Deborah Hay studied with Merce Cunningham and was a member of her dance company. Because of its deliberate refusal to subject the music, objects, lights, dancers and costumes to a hierarchical system, Solo
is consistent with the choreographer’s way of thinking.
A member of the Judson Dance Theater, Deborah Hay, like the other artists in the group, questioned conventional ideas about dance, including those stemming from the Modern Dance movement. Dance is movement, so all movement can be choreographed. In one of her experiments — Fig
(May 1965) — a dancer appeared before the audience on a skateboard pulled by a cord, in the process demonstrating how an object could be made to produce motion while leaving the body at rest (1)
. Rauschenberg also drew frequently upon such mobile supports in his own performances, but to a different end: he used roller skates, for example, to eliminate contact with the ground in Pelican
(1963), and boards as supports for living sculptures in Linoleum
(1966). For Deborah Hay, 9 Evenings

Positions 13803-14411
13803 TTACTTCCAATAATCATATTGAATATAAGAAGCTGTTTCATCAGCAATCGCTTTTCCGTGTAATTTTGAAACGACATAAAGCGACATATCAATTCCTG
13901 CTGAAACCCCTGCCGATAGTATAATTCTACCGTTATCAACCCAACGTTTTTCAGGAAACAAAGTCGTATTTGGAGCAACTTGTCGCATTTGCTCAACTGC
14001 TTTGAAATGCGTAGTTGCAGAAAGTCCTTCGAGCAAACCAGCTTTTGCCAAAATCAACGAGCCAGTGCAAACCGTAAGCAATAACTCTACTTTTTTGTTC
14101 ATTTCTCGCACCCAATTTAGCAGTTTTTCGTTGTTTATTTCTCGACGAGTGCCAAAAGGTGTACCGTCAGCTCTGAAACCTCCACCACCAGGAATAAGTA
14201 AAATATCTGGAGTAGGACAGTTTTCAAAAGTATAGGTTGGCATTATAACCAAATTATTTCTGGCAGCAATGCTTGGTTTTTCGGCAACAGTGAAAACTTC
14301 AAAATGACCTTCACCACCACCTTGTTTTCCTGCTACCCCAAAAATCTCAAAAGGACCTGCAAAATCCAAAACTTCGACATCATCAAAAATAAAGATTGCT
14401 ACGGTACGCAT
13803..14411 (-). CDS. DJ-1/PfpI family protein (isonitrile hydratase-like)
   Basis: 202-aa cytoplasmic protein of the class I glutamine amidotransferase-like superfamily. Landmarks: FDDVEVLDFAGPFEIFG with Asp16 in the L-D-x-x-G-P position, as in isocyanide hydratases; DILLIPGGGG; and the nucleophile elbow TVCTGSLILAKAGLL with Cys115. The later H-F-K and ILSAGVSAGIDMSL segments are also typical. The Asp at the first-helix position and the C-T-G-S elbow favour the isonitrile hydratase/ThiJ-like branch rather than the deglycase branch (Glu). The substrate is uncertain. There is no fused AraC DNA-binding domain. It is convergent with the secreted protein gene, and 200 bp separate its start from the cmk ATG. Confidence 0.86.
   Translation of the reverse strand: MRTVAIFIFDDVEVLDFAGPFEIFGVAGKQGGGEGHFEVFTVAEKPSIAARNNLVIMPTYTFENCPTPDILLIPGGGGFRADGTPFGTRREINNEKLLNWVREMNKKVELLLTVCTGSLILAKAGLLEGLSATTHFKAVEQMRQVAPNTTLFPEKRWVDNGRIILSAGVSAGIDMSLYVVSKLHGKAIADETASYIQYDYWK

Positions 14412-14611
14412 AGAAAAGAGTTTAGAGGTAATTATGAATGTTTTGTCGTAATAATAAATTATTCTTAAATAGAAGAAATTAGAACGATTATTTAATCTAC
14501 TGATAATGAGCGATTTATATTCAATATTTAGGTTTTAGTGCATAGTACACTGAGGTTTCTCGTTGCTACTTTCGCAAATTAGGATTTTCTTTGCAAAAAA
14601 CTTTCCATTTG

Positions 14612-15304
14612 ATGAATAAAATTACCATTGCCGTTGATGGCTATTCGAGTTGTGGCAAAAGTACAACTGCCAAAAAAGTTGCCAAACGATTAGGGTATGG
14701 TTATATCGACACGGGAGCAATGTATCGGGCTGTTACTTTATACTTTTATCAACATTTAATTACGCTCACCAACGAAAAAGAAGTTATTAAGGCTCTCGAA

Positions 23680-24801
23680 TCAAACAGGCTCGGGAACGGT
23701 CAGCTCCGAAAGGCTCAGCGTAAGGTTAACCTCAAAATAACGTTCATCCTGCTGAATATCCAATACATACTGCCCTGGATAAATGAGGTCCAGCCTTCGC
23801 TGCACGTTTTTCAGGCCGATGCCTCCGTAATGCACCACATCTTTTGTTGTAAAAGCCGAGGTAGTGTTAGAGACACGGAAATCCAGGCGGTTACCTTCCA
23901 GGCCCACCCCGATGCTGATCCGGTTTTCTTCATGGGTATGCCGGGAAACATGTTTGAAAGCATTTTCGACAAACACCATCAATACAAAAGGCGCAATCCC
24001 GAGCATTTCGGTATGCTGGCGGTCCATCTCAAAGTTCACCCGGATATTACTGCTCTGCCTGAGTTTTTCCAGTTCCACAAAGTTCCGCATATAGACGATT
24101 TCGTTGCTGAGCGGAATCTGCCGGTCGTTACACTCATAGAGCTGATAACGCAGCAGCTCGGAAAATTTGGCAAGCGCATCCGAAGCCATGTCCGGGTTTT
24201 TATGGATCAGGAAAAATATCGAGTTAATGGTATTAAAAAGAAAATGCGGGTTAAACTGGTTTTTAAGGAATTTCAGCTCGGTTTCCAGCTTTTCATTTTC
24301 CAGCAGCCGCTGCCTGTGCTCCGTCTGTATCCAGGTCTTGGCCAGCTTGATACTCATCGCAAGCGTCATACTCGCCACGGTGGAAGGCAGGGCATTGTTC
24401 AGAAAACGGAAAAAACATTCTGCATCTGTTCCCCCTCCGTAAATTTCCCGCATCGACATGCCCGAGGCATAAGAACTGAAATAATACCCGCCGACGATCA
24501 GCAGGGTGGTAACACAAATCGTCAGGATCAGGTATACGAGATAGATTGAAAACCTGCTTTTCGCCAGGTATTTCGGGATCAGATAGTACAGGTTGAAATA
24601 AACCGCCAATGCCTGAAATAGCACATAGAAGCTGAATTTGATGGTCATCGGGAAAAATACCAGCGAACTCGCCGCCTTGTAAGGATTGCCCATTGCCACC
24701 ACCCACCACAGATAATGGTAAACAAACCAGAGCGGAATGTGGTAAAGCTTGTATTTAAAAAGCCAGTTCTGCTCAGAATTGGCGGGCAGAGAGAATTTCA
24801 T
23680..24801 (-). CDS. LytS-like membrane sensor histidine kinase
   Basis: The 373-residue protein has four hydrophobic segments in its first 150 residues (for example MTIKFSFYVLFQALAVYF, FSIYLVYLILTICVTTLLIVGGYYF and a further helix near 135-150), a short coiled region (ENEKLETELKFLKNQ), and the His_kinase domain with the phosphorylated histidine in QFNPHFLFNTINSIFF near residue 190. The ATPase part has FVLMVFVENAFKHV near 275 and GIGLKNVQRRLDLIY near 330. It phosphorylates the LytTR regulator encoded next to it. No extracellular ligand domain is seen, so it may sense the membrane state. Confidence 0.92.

was an opportunity to delve more deeply into this way of thinking about movement, and her work with the event’s engineers was concentrated mainly on developing remote-controlled carts.
Hay’s original idea for the festival, however, was to work with engineer Cecil Cooker on recorded voice sounds. This project, entitled Speech Machine
, would have involved distorting voices slightly and in such a way that a pre-recorded conversation would have sounded false. But the idea was dropped due to the Armory’s acoustics. It would be revived, however, for another dance piece in the context of Concert No.3
, performed at the Now Festival
in Washington (April 26 – May 1, 1966) (2)